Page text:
Docs › › Webhooks
Last updated: 16 Dec 2019 / 3:33 PM / GMT
With Webhooks you can build or setup Applications which are subscribed to certain events in the InPlayer platform. When such events get triggered, we will send a HTTP POST requests with specific payloads to the Webhook’s configured URL.
Webhooks are usually used to update or create platform action/operation tracker, trigger marketing campaigns, sync data between platforms or to fetch results of operations in backend applications.
Webhooks can be installed on a merchant account by setting up Webhook URLs and select specific events that you will like to receive.
When configuring a Webhook, you can choose one, or part of the events that you would like to receive payloads for. You can even opt-in to all known InPlayer events.
||Any time any event is triggered (Wildcard Event).|
||External payment sale operation succeeded|
||External payment sale operation failed|
||External subscription succeeded|
||External subscription failed|
||External subscription update succeeded|
||External subscription update failed|
||External subscription cancellation succeeded|
||External subscription cancellation failed|
||External payment refund operation succeeded|
||External payment refund operation failed|
||Billing subscription created|
||Billing subscription cancelled|
||Billing subscription failed|
||Billing subscription cancellation failed|
||Billing subscription expired|
||Billing subscription updated|
||Free asset access was given|
||Free asset access failed|
||Payment sale with card succeeded|
||Payment sale with card failed|
||Payment asset refunded|
||Payment asset refund failed|
Each event type has a specific payload format with the relevant event information. InPlayer Webhooks payload has 2 main parts, different by context: payload headers and payload data.
HTTP Post requests that are being sent to your Webhook URL will have several headers. Among the standard HTTP headers, you can find the custom InPlayer signature header. You will use a signature to validate the event as described in the Validating Events section.
||Inplayer signature hash. Using the signature you can validate the event request|
You can find all relevant info about the event inside the Payload data. In the data of all events you can find the following structure:
||Unique alpha-numeric string that is generated for each sent event.|
||Unix timestamp of the event|
||The actual event type|
||The Webhooks service version|
||Array of all information connected to the resource/operation that you receive for each event.|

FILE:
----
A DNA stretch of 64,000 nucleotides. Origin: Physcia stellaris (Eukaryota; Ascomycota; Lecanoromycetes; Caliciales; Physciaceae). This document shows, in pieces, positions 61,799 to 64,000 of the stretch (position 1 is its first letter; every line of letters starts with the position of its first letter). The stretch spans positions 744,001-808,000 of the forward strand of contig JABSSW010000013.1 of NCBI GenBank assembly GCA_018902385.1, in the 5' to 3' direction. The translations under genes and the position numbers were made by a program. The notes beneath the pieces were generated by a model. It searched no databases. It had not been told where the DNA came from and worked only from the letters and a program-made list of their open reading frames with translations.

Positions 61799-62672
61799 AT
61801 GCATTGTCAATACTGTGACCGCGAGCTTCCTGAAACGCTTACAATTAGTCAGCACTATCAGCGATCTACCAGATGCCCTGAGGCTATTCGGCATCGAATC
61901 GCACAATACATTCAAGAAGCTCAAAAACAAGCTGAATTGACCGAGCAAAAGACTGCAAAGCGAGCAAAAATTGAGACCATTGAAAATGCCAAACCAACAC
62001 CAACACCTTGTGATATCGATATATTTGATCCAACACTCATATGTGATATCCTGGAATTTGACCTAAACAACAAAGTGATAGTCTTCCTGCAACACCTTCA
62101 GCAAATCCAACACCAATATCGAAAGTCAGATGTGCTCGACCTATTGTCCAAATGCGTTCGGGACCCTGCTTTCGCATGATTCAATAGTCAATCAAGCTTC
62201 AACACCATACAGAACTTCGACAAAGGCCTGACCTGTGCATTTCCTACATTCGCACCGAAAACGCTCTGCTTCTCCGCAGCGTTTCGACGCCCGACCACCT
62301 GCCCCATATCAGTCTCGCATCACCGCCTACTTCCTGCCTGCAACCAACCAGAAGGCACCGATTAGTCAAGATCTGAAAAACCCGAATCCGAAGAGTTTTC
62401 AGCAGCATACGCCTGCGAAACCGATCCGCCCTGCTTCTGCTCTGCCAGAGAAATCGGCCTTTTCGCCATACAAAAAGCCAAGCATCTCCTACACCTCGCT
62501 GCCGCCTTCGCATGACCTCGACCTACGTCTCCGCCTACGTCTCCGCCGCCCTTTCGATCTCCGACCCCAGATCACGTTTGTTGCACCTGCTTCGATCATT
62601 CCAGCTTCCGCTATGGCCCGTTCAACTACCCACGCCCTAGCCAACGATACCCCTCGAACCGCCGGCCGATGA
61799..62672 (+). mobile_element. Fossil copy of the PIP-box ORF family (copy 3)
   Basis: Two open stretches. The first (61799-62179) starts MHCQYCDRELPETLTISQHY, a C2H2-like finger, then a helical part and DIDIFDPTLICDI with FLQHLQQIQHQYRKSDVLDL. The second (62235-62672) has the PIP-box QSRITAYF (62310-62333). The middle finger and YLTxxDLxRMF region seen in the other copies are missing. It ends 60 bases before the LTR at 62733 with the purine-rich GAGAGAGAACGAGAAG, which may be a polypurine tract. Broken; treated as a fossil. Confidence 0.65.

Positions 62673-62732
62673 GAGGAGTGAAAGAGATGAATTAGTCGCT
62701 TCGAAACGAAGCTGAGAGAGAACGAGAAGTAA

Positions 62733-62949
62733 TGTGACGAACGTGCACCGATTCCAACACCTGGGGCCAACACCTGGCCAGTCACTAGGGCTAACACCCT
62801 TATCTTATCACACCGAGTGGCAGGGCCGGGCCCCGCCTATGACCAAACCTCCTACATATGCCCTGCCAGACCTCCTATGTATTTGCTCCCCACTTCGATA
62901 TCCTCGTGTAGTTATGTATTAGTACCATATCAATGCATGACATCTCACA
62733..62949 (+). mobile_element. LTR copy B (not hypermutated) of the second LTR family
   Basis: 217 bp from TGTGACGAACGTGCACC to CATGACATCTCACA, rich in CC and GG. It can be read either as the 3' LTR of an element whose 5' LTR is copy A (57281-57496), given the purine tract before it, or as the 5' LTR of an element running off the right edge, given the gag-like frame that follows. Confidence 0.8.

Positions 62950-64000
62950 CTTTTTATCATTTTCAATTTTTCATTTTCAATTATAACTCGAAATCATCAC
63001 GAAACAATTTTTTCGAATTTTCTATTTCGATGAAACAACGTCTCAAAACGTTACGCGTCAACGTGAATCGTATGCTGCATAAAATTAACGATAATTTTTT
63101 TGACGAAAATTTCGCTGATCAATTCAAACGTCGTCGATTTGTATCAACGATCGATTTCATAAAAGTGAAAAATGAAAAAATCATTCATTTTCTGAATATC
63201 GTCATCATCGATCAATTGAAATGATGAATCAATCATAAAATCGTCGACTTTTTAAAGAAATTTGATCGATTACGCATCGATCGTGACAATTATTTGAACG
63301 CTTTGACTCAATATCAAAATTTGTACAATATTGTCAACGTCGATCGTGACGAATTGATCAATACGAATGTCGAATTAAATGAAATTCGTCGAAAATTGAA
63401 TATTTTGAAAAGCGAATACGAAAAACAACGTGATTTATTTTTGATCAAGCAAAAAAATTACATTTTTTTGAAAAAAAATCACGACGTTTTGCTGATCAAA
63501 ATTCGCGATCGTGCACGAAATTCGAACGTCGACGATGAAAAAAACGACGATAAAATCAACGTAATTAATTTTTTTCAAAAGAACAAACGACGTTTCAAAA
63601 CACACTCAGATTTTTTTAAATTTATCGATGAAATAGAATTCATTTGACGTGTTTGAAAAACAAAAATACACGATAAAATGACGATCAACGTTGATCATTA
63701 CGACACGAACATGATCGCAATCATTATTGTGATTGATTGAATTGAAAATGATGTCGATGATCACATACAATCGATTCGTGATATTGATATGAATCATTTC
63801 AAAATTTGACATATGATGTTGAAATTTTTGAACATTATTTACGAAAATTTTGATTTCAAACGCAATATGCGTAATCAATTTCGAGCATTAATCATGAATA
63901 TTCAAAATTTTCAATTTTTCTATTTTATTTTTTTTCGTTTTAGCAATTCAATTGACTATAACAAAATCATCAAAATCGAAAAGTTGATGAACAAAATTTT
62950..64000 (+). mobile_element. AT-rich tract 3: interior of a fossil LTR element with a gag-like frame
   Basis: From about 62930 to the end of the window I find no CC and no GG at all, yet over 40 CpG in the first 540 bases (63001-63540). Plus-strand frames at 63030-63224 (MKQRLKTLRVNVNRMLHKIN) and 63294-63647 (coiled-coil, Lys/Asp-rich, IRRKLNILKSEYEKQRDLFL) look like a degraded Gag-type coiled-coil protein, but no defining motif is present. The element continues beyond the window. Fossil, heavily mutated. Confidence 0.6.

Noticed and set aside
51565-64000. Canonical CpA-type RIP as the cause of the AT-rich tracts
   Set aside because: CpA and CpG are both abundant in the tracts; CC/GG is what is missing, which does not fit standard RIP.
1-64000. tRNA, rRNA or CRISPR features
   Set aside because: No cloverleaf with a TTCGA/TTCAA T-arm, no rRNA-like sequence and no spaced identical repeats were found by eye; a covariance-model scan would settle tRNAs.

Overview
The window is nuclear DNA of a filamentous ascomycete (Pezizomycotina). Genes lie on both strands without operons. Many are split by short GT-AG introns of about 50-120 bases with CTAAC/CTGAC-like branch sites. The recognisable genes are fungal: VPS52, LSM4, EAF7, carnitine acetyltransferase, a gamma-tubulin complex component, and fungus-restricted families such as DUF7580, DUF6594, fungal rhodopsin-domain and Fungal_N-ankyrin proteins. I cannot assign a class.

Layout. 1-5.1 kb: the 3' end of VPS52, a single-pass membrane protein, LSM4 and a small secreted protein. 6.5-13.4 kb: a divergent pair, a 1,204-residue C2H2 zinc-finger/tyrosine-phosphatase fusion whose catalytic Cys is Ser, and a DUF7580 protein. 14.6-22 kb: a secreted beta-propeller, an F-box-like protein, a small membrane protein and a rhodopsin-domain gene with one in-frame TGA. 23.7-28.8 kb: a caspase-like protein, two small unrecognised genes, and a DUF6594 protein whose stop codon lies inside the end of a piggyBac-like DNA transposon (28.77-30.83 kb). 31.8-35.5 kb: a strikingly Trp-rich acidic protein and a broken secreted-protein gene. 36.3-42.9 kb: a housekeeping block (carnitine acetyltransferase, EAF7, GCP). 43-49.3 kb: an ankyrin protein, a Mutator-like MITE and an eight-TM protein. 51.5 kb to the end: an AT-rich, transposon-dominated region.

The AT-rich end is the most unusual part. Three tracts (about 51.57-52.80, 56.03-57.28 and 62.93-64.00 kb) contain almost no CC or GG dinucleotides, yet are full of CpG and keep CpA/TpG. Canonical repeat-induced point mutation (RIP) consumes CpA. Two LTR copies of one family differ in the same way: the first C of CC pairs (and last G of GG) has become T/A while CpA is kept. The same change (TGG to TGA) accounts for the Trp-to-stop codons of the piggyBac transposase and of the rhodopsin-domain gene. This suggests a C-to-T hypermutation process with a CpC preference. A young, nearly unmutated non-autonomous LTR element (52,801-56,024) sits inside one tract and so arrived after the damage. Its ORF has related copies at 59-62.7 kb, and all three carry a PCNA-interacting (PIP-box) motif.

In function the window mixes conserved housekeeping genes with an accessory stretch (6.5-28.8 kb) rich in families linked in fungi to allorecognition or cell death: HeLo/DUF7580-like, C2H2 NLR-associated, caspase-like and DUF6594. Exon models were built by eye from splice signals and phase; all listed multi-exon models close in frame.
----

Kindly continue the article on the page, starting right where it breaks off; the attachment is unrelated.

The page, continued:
Example event request
“description”: “Subscription for asset (1 month subscription)”,
Once you start receiving Webhooks you will need to be sure that the requests you receive are only sent from InPlayer. Some popular methods include restriction per domain or IP address from which you receive the requests, but at InPlayer we insist that you use the InPlayer signature to validate the event.
In order to use the signature for validation, first you will need to have generated an API secret. You can do this in the InPlayer dashboard, in the API section.
Once you have generated a secret, you can use it in your backend application to validate the complete event.
Once your secret code is set up, InPlayer uses it to generate a hash signature with each event. The hash signature is sent as a header with each request as X-InPlayer-Signature.
When you receive an event and you find the signature header, you should create a HASH using the same secret token and then compare your hash to the InPlayer signature header value. If both have the same values you can take that as a validation proof that the event is being sent from InPlayer.
Here is a PHP example of validating an event using the signature comparison method.
$entityBody = file_get_contents(‘php://input’);
function verifySignature($body, $token)
$sig = “sha256=” . hash_hmac(“sha256”, $body, $token);
return hash_equals($_SERVER[“HTTP_X_INPLAYER_SIGNATURE”], $sig);
You can implement the validation in any backend programming language. However, all implementations should have the following two things in common:
1. No matter which implementation you use, the hash signature starts with sha256=, using the key of your secret token and your payload body.
2. Using a plain == operator is not advised. A method like hash_equals performs a “constant time” string comparison, which renders it safe from certain timing attacks against regular equality operators.